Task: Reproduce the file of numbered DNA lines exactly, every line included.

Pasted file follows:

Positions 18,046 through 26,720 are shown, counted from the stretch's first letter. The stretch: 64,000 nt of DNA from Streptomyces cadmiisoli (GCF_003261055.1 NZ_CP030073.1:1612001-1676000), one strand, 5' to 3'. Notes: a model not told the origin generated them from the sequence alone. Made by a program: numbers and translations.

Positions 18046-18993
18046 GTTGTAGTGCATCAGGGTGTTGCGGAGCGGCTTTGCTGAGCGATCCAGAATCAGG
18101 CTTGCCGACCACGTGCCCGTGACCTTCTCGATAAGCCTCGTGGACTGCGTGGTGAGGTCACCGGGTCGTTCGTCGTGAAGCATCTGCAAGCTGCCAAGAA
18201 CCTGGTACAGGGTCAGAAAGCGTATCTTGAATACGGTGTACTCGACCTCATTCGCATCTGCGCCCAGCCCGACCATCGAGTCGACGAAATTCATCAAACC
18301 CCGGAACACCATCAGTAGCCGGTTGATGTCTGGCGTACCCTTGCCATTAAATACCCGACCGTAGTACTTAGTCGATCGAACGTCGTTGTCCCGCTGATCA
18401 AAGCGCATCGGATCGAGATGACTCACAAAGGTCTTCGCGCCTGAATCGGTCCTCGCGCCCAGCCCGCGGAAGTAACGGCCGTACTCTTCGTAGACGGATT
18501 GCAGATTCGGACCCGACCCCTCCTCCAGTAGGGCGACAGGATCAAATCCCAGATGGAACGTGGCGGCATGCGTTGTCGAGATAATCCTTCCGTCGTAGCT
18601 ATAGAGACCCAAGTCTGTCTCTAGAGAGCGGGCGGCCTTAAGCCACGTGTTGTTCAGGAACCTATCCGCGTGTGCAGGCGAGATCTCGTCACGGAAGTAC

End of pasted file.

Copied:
Positions 18,046 through 26,720 are shown, counted from the stretch's first letter. The stretch: 64,000 nt of DNA from Streptomyces cadmiisoli (GCF_003261055.1 NZ_CP030073.1:1612001-1676000), one strand, 5' to 3'. Notes: a model not told the origin generated them from the sequence alone. Made by a program: numbers and translations.

Positions 18046-18993
18046 GTTGTAGTGCATCAGGGTGTTGCGGAGCGGCTTTGCTGAGCGATCCAGAATCAGG
18101 CTTGCCGACCACGTGCCCGTGACCTTCTCGATAAGCCTCGTGGACTGCGTGGTGAGGTCACCGGGTCGTTCGTCGTGAAGCATCTGCAAGCTGCCAAGAA
18201 CCTGGTACAGGGTCAGAAAGCGTATCTTGAATACGGTGTACTCGACCTCATTCGCATCTGCGCCCAGCCCGACCATCGAGTCGACGAAATTCATCAAACC
18301 CCGGAACACCATCAGTAGCCGGTTGATGTCTGGCGTACCCTTGCCATTAAATACCCGACCGTAGTACTTAGTCGATCGAACGTCGTTGTCCCGCTGATCA
18401 AAGCGCATCGGATCGAGATGACTCACAAAGGTCTTCGCGCCTGAATCGGTCCTCGCGCCCAGCCCGCGGAAGTAACGGCCGTACTCTTCGTAGACGGATT
18501 GCAGATTCGGACCCGACCCCTCCTCCAGTAGGGCGACAGGATCAAATCCCAGATGGAACGTGGCGGCATGCGTTGTCGAGATAATCCTTCCGTCGTAGCT
18601 ATAGAGACCCAAGTCTGTCTCTAGAGAGCGGGCGGCCTTAAGCCACGTGTTGTTCAGGAACCTATCCGCGTGTGCAGGCGAGATCTCGTCACGGAAGTAC